TCTI: Too Crazy To Ignore
Dave Ross
AP: 90f654d2-c581-4a71-b3cf-5056ff33517e
There's a reason politicians don't want to vote, and the President revealed why when he called for a vote on the debt ceiling. (AP Photo/Charles Dharapak)

When the going gets tough, the tough - don't vote!

One of the things we're learning about our House and Senate during this shutdown is that certain things can't even be voted on!

The Senate sends a resolution to the House to open the government - the House refuses to vote.

Then the House sends resolutions to the Senate to reopen parts of the government that everybody agrees ought to be reopened - and the Senate has been refusing to vote.

There are non-stop speeches about who's right, and what's best, and yet they avoid using the very mechanism that you're supposed to use to finally come to a decision on who's right and what's best, which is to vote.

We ordinary people get scolded for being bad citizens when we don't vote, but now we see that the very people who want us to vote, don't want to vote.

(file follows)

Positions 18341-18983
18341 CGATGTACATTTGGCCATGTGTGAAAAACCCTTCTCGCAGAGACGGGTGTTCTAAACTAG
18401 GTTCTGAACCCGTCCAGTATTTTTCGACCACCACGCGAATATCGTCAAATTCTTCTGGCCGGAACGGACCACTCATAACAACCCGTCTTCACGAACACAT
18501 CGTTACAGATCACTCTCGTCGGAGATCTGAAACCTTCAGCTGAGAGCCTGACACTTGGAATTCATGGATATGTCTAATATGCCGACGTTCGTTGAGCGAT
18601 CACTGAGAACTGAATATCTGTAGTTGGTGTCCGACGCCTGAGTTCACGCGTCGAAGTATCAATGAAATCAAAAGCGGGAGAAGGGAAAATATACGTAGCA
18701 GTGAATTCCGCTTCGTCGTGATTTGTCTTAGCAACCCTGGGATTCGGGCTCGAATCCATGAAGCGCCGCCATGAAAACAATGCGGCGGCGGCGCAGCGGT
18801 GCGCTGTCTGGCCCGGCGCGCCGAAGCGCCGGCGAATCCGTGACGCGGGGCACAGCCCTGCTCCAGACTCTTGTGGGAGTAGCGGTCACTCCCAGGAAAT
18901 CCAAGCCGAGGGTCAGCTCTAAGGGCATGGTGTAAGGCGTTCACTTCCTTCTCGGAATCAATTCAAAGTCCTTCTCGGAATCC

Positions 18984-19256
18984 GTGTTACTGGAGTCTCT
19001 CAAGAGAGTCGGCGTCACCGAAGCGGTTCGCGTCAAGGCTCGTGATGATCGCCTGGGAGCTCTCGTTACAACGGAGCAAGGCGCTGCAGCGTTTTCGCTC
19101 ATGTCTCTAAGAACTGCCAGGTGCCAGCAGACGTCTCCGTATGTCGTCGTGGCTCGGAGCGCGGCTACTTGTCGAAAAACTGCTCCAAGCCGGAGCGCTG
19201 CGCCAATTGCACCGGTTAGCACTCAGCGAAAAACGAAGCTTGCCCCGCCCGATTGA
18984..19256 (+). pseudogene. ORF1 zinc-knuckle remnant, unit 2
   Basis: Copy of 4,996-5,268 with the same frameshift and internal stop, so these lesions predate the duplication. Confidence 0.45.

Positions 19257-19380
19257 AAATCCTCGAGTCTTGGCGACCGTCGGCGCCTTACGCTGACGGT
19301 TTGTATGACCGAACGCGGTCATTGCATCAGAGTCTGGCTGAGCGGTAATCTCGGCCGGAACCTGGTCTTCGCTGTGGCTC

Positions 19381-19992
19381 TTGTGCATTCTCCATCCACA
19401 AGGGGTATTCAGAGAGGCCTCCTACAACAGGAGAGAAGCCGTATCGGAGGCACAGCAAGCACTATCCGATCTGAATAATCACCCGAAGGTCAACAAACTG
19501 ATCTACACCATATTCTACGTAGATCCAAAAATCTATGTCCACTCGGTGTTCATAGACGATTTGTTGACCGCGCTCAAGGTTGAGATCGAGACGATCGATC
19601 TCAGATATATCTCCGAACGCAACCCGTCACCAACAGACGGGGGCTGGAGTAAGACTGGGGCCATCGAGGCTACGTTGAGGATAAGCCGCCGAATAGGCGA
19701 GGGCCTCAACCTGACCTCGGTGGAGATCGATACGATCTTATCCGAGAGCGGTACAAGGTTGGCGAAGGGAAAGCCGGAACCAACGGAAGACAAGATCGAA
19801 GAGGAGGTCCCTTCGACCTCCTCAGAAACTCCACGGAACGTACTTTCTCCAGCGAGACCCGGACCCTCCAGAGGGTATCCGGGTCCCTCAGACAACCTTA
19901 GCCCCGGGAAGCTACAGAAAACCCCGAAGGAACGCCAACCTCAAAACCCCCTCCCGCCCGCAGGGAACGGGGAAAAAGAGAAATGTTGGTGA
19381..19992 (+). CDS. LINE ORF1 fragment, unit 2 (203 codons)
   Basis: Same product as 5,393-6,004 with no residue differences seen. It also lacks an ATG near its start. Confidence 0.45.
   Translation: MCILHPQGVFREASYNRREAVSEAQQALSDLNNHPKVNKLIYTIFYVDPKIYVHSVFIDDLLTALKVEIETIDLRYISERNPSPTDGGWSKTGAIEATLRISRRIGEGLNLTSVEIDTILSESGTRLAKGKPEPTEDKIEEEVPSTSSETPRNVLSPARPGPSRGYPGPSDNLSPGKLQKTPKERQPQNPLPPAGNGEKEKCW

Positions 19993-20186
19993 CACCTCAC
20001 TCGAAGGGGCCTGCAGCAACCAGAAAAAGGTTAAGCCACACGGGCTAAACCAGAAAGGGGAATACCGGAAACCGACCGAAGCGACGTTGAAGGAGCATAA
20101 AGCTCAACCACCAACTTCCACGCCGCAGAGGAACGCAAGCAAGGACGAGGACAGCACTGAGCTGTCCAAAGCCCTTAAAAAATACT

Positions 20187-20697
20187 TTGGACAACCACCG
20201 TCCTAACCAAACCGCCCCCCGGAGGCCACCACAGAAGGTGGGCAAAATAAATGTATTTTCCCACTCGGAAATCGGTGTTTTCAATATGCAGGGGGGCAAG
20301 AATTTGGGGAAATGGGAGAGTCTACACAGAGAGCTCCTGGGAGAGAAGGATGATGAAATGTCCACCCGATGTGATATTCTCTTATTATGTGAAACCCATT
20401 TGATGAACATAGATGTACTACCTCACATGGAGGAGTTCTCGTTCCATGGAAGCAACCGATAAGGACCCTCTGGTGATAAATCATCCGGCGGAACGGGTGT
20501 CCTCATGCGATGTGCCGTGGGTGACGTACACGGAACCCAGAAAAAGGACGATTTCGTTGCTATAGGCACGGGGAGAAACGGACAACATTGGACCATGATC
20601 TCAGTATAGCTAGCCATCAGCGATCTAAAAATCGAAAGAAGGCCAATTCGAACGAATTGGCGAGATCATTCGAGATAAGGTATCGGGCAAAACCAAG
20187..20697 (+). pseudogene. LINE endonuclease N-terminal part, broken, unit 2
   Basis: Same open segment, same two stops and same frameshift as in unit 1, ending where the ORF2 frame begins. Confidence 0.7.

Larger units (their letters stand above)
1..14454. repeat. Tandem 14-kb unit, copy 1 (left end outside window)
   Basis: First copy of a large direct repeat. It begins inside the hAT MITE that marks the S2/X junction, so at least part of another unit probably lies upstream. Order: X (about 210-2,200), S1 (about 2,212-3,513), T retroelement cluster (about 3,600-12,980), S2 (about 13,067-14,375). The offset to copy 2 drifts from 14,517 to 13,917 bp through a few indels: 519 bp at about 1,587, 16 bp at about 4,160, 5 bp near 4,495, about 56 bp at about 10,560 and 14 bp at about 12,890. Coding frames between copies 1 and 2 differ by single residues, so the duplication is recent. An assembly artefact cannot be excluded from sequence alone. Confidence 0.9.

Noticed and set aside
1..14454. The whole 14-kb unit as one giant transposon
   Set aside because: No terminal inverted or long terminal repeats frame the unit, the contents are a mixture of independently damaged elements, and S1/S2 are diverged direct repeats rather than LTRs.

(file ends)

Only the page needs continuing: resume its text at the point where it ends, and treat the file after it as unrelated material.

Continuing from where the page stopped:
But of course there's a reason politicians don't want to vote, and the president revealed why when he called for a vote on the debt ceiling.

"If in fact, some of these folks really believe it's not that big of a deal they can vote no," said Obama. "And if it fails and we do end up defaulting, I think voters should know who voted not to pay our bills. So they can be responsible for the consequences that come with it."

There it is. Politicians don't want to be responsible for the consequences that come with taking a tough vote. But these politicians who don't want to take those tough votes, why did they run for office?

A politician who talks all the time about what we ought to be doing but never wants to be held responsible for the consequences of his opinions has no business in Congress. He needs to be either hosting a talk show or driving a cab.

Dave Ross, KIRO Radio Morning News Anchor
Dave Ross hosts the Morning News on KIRO Radio weekdays from 5-9 a.m. Dave has won the national Edward R. Murrow Award for writing five times since he started at KIRO Radio in 1978.
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